Mantiwoc-Two Rivers: Online Resources

Web Sites

Wisconsin Magazine of History Archives

Walsh

Articles about Two Rivers

Thomas James Walsh: A Wisconsin Gift to Montana: This biography begins by summarizing the life of Felix Walsh (dates not verified) and his involvement in the community of Two Rivers, Manitowoc County. ‹http://content.wisconsinhistory.org/cdm4/document.php?CISOROOT=/wmh&CISOPTR=12619&CISOSHOW=12548&REC=1›.

A Growth Industry: The Wisconsin Aluminum Cookware Industry, 1893-1920: A history of the aluminum industry in Wisconsin that evolved into a power house of aluminum cookware between 1893 and 1920. The majority of the article focuses on Joseph Koenig, founder of Aluminum Manufacturing Company (Mirro Aluminum Company) in Two Rivers, and the transition of his company from novelty aluminum items to cookware. ‹http://content.wisconsinhistory.org/cdm4/document.php?CISOROOT=/wmh&CISOPTR=26329&CISOSHOW=26240&REC=2

Mrs. Wojta

Articles about Manitowoc

The Town of Two Creeks: Manitowoc County: This article opens with the arrival of the first white setters in 1836. The author uses land records and census returns to identify early settlers, and describes the influx of German and Czech immigrants during the 1860s, living and farming conditions, crops grown, products manufactured, and the Peshtigo Fire. ‹http://content.wisconsinhistory.org/cdm4/document.php?CISOROOT=/wmh&CISOPTR=13328&CISOSHOW=13199&REC=3›.

The Sign of the Cross: Fr. Jacques Marquette (1637-1675) and Fr. Claude Allouez (1620-1689) traveled throughout what is now Wisconsin in the Manitowoc River region placing crosses among the Native American tribes in the area. ‹http://content.wisconsinhistory.org/cdm4/document.php?CISOROOT=/wmh&CISOPTR=9440&CISOSHOW=9332&REC=5›.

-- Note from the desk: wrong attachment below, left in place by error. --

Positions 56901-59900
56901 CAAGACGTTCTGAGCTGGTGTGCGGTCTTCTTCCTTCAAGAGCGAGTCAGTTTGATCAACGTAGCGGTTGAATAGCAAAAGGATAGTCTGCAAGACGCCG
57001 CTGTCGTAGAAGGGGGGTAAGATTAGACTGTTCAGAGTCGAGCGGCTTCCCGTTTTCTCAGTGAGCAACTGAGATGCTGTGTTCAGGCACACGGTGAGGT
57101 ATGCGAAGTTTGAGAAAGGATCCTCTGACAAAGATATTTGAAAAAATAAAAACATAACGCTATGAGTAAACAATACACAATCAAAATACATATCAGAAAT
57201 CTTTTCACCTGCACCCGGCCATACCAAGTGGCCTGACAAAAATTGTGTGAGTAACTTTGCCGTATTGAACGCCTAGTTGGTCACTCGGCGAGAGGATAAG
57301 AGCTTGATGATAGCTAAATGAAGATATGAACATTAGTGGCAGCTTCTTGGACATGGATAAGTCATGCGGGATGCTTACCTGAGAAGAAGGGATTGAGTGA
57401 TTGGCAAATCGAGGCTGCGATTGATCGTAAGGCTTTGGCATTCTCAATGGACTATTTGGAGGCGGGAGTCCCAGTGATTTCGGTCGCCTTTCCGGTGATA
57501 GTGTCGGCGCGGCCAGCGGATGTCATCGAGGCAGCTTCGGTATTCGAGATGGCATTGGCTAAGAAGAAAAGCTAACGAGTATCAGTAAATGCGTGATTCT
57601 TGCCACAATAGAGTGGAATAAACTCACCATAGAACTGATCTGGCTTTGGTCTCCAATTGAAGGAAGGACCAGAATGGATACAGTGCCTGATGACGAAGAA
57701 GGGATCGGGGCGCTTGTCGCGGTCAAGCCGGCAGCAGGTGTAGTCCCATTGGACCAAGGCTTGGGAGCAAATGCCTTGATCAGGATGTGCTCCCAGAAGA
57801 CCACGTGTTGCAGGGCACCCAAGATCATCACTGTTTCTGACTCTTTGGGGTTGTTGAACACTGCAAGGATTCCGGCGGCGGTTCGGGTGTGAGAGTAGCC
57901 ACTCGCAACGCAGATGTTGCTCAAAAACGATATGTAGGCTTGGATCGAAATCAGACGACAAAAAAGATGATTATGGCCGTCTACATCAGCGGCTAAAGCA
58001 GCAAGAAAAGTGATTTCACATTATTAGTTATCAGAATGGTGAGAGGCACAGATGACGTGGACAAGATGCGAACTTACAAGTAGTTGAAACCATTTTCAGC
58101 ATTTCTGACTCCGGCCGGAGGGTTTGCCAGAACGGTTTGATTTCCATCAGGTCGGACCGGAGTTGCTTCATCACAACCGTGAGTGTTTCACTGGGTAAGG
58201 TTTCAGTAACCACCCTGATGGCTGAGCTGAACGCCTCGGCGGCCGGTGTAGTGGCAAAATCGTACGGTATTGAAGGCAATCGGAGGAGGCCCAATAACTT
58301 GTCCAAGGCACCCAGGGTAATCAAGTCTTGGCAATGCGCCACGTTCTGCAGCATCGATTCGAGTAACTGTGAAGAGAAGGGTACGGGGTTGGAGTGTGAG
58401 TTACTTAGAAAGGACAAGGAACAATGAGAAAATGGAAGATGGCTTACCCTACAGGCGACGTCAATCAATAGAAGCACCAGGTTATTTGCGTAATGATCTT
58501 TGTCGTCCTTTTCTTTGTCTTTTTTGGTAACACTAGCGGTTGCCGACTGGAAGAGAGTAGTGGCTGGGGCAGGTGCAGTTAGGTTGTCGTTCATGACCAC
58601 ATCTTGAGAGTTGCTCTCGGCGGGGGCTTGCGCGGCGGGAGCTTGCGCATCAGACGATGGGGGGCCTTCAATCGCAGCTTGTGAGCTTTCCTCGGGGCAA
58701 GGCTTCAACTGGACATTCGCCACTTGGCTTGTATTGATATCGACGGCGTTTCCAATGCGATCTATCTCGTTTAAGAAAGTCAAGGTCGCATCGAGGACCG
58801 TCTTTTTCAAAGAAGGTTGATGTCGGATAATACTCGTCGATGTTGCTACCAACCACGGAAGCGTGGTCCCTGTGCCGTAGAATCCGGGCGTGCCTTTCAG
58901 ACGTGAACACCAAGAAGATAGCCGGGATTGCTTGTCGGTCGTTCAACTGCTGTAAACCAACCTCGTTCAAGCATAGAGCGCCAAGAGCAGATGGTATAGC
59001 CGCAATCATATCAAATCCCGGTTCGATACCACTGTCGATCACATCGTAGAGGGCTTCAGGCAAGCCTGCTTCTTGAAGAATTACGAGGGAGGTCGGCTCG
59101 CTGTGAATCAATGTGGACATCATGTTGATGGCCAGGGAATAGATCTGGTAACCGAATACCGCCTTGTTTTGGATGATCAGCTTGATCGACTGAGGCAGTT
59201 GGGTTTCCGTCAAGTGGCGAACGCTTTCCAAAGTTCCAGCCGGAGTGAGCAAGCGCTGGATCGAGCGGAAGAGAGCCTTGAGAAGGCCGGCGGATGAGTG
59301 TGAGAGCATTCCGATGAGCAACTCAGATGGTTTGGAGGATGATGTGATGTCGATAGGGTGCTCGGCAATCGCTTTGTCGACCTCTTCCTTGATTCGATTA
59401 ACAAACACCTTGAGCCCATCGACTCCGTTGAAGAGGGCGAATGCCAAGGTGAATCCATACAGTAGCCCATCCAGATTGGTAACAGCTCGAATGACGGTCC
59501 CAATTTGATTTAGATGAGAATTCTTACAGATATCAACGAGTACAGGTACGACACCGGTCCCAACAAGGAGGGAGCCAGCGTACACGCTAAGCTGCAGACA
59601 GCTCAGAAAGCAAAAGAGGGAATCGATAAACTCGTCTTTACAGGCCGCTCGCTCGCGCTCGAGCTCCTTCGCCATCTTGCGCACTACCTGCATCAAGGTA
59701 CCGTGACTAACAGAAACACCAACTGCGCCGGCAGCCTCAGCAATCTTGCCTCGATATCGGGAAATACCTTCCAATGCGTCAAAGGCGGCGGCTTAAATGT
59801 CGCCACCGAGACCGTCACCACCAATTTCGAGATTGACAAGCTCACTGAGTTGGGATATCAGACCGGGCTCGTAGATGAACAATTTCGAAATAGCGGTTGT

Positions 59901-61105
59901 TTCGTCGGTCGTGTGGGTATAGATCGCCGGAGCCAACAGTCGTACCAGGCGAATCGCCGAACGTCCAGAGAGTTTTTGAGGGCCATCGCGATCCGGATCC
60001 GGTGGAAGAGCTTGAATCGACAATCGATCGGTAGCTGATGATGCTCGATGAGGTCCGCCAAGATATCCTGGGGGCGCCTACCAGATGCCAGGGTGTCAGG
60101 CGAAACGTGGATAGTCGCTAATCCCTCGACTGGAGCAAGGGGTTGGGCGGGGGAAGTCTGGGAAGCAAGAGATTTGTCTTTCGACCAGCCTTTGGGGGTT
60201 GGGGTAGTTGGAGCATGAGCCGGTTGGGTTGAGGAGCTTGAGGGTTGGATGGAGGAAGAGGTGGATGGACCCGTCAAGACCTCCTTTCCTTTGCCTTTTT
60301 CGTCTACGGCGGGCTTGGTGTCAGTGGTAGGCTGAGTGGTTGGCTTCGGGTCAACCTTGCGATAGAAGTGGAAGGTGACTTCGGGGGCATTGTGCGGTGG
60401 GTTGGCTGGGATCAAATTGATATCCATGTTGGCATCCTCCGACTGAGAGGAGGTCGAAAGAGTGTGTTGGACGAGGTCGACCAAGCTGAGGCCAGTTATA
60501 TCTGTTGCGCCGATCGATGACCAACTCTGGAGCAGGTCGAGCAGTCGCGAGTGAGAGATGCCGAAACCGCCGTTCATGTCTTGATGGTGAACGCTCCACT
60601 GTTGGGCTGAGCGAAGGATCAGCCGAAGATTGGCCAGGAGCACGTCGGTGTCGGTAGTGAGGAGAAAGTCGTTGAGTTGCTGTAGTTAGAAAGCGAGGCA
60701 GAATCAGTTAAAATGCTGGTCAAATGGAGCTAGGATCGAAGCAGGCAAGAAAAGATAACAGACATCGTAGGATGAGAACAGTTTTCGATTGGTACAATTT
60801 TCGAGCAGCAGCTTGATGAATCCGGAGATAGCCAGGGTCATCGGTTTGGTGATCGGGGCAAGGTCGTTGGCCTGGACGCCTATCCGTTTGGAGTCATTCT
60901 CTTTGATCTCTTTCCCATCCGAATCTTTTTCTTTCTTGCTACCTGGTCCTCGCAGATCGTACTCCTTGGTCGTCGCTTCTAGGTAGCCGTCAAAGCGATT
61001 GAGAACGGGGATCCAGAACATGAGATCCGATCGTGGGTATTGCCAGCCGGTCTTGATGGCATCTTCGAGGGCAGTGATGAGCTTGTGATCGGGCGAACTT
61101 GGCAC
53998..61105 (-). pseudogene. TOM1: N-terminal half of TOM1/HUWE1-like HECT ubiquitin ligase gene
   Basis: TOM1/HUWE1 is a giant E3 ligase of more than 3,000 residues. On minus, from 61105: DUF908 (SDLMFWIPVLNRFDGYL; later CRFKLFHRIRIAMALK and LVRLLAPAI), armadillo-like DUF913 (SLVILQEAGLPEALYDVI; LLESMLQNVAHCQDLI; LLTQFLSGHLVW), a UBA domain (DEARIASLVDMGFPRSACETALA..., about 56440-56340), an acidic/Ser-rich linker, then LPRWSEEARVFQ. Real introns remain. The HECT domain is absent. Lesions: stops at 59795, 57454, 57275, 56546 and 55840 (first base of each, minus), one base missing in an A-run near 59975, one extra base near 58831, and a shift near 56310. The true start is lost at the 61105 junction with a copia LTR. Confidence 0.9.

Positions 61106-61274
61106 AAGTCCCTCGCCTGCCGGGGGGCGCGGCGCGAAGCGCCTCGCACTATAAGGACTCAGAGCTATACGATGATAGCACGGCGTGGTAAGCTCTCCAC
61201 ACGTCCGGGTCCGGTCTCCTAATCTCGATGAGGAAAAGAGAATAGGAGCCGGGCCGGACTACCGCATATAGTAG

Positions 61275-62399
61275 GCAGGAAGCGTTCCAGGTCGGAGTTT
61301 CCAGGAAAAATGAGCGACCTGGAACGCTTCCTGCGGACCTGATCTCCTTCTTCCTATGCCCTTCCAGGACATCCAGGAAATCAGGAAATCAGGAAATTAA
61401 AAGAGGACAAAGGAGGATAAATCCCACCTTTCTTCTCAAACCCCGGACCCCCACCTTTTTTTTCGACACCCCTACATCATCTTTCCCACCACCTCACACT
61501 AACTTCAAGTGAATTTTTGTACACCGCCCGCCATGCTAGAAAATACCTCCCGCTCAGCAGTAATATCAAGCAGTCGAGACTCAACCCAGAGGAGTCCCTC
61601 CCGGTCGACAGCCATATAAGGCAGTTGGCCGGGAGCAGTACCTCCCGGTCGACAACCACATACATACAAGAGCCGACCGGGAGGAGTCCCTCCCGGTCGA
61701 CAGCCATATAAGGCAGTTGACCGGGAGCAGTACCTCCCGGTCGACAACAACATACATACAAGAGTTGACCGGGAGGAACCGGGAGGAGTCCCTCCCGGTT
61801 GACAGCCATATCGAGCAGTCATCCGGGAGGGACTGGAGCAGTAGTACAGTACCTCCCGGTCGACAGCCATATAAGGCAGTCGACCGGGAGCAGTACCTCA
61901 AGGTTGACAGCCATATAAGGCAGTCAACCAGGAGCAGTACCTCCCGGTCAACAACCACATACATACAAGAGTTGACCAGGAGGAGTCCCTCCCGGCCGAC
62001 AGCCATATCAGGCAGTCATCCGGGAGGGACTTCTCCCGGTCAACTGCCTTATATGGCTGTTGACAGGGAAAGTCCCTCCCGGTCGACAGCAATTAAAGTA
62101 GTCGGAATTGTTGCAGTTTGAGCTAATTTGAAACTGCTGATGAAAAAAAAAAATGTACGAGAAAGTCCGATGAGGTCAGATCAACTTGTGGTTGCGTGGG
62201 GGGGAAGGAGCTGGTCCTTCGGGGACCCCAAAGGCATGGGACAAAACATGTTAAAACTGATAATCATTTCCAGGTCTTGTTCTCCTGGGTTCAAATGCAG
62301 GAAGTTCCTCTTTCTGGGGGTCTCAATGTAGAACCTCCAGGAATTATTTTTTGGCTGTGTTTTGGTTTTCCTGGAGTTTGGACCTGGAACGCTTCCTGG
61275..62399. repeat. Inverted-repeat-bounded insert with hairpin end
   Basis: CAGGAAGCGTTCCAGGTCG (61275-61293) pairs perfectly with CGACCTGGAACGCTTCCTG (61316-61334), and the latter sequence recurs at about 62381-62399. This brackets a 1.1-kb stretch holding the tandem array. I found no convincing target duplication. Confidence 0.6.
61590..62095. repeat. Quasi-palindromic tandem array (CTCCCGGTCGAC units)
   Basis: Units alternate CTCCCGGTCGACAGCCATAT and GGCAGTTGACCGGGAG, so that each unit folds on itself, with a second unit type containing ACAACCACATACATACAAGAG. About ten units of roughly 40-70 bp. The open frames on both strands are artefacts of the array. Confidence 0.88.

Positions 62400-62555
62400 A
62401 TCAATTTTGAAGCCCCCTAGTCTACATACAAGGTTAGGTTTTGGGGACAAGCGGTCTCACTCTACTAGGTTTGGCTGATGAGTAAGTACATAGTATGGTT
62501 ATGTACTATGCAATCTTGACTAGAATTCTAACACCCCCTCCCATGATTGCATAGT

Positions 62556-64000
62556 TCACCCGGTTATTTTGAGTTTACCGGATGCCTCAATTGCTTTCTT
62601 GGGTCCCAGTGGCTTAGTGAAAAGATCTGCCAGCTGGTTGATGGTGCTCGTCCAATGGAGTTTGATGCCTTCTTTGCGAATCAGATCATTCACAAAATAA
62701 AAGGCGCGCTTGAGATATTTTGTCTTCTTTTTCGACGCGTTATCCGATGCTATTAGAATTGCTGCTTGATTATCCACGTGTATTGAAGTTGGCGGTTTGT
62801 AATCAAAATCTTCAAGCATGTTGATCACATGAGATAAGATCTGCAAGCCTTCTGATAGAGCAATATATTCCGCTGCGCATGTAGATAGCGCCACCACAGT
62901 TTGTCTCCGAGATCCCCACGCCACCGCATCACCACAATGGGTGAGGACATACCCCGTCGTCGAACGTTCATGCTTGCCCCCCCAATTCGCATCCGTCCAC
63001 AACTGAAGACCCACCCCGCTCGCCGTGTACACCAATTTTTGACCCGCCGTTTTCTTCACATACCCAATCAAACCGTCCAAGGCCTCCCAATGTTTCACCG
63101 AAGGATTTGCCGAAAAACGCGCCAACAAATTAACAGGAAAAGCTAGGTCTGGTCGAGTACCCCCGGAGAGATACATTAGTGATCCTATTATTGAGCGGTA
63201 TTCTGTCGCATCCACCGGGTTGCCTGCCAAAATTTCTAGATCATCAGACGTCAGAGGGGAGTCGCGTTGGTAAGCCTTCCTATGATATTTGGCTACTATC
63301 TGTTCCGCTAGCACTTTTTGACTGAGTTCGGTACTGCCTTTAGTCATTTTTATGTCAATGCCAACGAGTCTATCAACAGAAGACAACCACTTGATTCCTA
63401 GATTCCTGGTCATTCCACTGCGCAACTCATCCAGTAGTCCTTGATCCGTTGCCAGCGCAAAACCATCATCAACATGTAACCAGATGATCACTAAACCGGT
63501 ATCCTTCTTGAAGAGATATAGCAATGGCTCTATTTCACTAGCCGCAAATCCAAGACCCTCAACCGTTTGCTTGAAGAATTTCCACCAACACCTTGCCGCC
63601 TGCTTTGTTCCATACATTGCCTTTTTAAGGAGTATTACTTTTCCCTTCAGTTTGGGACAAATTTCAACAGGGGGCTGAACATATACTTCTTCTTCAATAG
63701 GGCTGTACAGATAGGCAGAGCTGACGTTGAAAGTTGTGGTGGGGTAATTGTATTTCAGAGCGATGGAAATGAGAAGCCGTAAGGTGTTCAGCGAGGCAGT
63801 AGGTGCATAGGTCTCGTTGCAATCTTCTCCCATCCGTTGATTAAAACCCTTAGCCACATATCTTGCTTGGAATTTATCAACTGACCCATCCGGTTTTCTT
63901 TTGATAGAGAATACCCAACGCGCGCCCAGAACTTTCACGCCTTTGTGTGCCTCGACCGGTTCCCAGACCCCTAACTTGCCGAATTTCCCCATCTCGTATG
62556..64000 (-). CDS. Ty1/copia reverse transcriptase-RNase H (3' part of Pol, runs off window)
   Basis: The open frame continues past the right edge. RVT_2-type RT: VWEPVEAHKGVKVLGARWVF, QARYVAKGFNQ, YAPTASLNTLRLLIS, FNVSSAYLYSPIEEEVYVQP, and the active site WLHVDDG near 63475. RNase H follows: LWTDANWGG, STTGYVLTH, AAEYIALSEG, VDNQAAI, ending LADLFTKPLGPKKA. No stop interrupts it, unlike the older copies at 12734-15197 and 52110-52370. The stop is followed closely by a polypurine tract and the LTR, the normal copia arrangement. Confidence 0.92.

Recession, Depression, and War: The Wisconsin Aluminum Cookware Industry, 1920-1941: This article discusses the period between the two world wars during which the stamping of aluminum cookware became one of Wisconsin’s most important industries. ‹http://content.wisconsinhistory.org/cdm4/document.php?CISOROOT=/wmh&CISOPTR=37753&CISOSHOW=37712&REC=7›.

The Civil War Diary of Herman Salomon: The author (1834-1881) was a German cabinet-maker who came to Manitowoc in 1853, and was the brother of Gov. Edward Salomon (1828-1909). ‹http://content.wisconsinhistory.org/cdm4/document.php?CISOROOT=/wmh&CISOPTR=5632&CISOSHOW=5594&REC=8›.

The John Nagle Memorial: Remarks of Senator Thomas J. Walsh. This memorial offers a brief biography of John Nagle, an educator and editor from Manitowoc, Wisconsin in the latter half of the 19th century. ‹http://content.wisconsinhistory.org/cdm4/document.php?CISOROOT=/wmh&CISOPTR=8050&CISOSHOW=8022&REC=10›.

Wisconsin Through a German’s Eyes in 1855: The Travels of Johann Georg Kohl (1808-1878) is the first English translation of Kohl’s detailed observations of his travels through Wisconsin in 1855. Kohl, a meticulous historian and geographer, detailed the people and landscape of Milwaukee, the Madison area, Sheboygan and Manitowoc. ‹http://content.wisconsinhistory.org/cdm4/document.php?CISOROOT=/wmh&CISOPTR=33109&CISOSHOW=33053&REC=12›.

Emil Baensch: This short piece credits Baensch (1857-1939) for his lifelong involvement in developing his birthplace, Manitowoc. ‹http://content.wisconsinhistory.org/cdm4/document.php?CISOROOT=/wmh&CISOPTR=12756&CISOSHOW=12631&REC=13›.